With the advent of today’s technology, more and more video and audio tapes are being played in court. It actually puts the judge at the scene of the incident and allows them to evaluate for themselves what happened. It is no longer he said she said. The taped shows at all.

Are Voice Recordings Admissable In Court?

You may be wondering, “Are voice recordings admissible in Texas court?” Yes, recording conversations in Texas is permissible if at least one party involved is aware of the recording. In the context of divorce proceedings, recordings between the two parties are typically considered admissible in court if they are relevant. You are able to use a voice recording as evidence in family court. It is legal to tape record a conversation as long as one party to the conversation is aware the conversation is being recorded.

Contact an Experienced Texas Family Law Attorney Near You

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If you have questions about how and when to record, I would recommend consulting with me about these issues and how they can assist winning a custody or divorce case.

CategoryLegal Advice
  1. April 12, 2024

    Is it legal to present a voice recording as evidence in a Texas family court during divorce proceedings involving child custody?

    • April 12, 2024

      There’s not any type of consent that is needed. You simply record your spouse. You can do this using your phone or with any type of hidden camera. These video recordings can be useful when your spouse is either with someone with whom they are having a romantic relationship or if they become physically or verbally abusive at any time. It also helps in court if they are shown drunk or using drugs on the video.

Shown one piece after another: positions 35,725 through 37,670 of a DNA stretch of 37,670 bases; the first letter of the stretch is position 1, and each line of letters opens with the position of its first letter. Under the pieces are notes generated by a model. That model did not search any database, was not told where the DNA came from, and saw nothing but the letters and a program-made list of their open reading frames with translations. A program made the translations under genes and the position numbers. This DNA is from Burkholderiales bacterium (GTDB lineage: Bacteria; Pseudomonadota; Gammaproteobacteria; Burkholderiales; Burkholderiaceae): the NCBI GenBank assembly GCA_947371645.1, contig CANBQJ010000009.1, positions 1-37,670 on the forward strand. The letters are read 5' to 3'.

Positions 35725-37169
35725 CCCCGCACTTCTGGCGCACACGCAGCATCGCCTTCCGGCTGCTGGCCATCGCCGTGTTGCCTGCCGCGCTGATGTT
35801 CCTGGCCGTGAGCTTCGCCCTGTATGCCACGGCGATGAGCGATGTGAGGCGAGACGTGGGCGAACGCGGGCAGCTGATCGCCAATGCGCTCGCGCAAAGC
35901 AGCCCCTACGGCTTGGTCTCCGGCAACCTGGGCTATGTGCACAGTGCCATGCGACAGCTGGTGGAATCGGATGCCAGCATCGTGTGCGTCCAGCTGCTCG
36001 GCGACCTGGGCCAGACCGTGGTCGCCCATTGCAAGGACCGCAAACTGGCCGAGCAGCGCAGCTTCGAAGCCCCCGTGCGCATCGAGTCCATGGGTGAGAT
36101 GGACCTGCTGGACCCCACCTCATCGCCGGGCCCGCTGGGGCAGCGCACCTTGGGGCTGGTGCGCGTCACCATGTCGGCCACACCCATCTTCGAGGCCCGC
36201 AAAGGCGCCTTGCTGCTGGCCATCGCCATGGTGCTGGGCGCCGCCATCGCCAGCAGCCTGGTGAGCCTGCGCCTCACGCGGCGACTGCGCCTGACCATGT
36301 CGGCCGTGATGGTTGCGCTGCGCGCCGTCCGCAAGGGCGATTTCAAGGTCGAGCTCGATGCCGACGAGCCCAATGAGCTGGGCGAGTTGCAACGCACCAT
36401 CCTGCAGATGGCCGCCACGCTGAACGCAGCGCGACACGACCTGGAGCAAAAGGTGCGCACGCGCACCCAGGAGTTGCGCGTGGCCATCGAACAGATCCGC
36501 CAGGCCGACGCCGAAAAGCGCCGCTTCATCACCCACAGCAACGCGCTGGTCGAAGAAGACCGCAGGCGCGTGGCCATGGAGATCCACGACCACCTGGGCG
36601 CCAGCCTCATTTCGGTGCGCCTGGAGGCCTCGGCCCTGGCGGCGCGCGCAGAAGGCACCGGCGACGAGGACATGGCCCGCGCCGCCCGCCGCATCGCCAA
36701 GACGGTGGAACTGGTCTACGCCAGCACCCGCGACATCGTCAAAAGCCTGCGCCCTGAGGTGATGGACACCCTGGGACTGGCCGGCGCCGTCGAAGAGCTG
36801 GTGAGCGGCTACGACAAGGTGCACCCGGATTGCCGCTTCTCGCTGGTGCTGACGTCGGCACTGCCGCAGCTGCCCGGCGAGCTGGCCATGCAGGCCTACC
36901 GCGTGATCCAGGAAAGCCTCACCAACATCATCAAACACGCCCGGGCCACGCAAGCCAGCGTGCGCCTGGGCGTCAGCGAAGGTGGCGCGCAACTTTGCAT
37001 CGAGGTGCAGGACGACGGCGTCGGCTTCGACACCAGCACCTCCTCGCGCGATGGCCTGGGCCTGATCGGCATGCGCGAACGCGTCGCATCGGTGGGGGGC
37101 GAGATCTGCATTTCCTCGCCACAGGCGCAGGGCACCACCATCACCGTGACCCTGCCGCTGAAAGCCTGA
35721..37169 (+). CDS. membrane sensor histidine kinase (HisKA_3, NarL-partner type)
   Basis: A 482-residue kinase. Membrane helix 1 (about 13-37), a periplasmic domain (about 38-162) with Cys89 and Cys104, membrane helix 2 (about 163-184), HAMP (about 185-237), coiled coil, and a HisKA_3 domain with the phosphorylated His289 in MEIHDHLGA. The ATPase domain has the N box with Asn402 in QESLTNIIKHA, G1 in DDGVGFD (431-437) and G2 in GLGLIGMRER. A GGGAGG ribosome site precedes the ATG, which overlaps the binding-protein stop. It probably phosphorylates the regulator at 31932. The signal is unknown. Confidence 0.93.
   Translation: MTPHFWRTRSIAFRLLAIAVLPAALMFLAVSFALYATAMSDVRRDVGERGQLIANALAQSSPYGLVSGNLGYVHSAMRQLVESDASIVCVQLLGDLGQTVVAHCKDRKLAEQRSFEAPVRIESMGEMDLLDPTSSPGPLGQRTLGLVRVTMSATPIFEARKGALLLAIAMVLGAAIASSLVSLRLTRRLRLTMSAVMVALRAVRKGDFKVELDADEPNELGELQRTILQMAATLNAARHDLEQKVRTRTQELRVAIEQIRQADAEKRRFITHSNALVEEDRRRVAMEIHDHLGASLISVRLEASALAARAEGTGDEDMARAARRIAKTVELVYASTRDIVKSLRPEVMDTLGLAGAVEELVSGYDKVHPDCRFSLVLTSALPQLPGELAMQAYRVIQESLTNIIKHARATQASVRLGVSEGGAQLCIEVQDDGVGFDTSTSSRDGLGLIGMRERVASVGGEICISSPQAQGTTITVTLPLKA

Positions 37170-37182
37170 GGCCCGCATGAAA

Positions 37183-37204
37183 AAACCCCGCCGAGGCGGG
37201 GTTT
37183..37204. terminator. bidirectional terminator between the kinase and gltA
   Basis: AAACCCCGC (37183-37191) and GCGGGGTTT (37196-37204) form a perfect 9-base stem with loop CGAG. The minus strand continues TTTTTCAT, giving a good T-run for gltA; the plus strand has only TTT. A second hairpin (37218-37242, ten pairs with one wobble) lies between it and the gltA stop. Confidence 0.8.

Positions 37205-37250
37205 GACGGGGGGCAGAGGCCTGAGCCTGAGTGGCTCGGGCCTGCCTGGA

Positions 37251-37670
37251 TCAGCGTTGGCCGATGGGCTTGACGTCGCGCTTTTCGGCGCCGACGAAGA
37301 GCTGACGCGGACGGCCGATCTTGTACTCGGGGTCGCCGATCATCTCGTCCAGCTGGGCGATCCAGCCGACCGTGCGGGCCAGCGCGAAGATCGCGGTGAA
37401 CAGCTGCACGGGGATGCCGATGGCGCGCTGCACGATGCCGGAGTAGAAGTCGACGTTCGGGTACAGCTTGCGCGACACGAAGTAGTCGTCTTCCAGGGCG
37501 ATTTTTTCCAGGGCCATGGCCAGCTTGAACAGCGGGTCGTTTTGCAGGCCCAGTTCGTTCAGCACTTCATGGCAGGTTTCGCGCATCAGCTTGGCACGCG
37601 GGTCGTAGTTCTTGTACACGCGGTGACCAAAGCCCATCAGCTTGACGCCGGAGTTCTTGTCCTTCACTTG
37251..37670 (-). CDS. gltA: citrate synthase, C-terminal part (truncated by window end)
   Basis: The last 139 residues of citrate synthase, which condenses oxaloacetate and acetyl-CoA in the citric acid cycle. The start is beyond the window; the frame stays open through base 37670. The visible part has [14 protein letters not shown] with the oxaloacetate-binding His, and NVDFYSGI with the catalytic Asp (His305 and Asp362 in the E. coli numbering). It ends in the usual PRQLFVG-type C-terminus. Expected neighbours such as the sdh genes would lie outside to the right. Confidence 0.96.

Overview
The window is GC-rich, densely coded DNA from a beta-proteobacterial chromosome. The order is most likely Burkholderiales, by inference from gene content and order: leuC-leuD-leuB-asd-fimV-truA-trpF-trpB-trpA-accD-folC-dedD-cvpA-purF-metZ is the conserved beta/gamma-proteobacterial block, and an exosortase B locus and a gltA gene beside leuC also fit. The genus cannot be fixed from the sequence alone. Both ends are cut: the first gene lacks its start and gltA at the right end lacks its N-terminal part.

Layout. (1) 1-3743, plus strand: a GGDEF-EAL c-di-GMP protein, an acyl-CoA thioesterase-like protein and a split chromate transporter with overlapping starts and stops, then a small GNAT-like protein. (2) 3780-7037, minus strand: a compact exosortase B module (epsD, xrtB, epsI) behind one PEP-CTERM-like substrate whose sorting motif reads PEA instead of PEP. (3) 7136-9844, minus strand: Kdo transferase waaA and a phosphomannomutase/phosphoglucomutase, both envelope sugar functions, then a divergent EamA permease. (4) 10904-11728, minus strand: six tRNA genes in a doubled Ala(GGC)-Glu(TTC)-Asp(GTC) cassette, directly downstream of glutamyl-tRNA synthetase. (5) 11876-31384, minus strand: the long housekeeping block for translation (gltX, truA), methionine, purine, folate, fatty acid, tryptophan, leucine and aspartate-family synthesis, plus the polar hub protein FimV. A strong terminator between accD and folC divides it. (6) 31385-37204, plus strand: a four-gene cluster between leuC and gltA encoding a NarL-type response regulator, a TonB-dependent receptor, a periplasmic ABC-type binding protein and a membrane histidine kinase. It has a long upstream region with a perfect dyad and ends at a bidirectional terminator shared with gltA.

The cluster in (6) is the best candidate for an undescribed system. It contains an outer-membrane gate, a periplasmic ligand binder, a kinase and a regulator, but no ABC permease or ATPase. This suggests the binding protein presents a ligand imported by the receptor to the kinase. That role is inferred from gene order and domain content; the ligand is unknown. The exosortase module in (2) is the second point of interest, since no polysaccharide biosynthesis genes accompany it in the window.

2. April 12, 2024

    Can my spouse legally record me on video without obtaining my permission, especially in the context of a divorce?

    • April 12, 2024

      Hi Maeve,

      These instances can be tricky.

      Yes, you can video record your spouse without their permission. People do not have a reasonable expectation of privacy in a public place. If video were taken at a location where an ordinary person would expect privacy, that would violate criminal laws.

  3. April 12, 2024

    Are secret voice recordings considered admissible evidence in Texas courts, particularly in matters related to divorce and child custody?

    • April 12, 2024

      Hi Shannon,

      You are able to use a voice recording as evidence in family court. It is legal to tape record a conversation as long as one party to the conversation is aware the conversation is being recorded.

  4. April 12, 2024

    Is it permissible to use recordings of conversations with my spouse as evidence in a Texas family court during a divorce, particularly in cases involving child custody?

    • April 12, 2024

      Hi Dan,

      Yes, recording conversations in Texas is permissible if at least one party involved is aware of the recording. In the context of divorce proceedings, recordings between the two parties are typically considered admissible in court if they are relevant.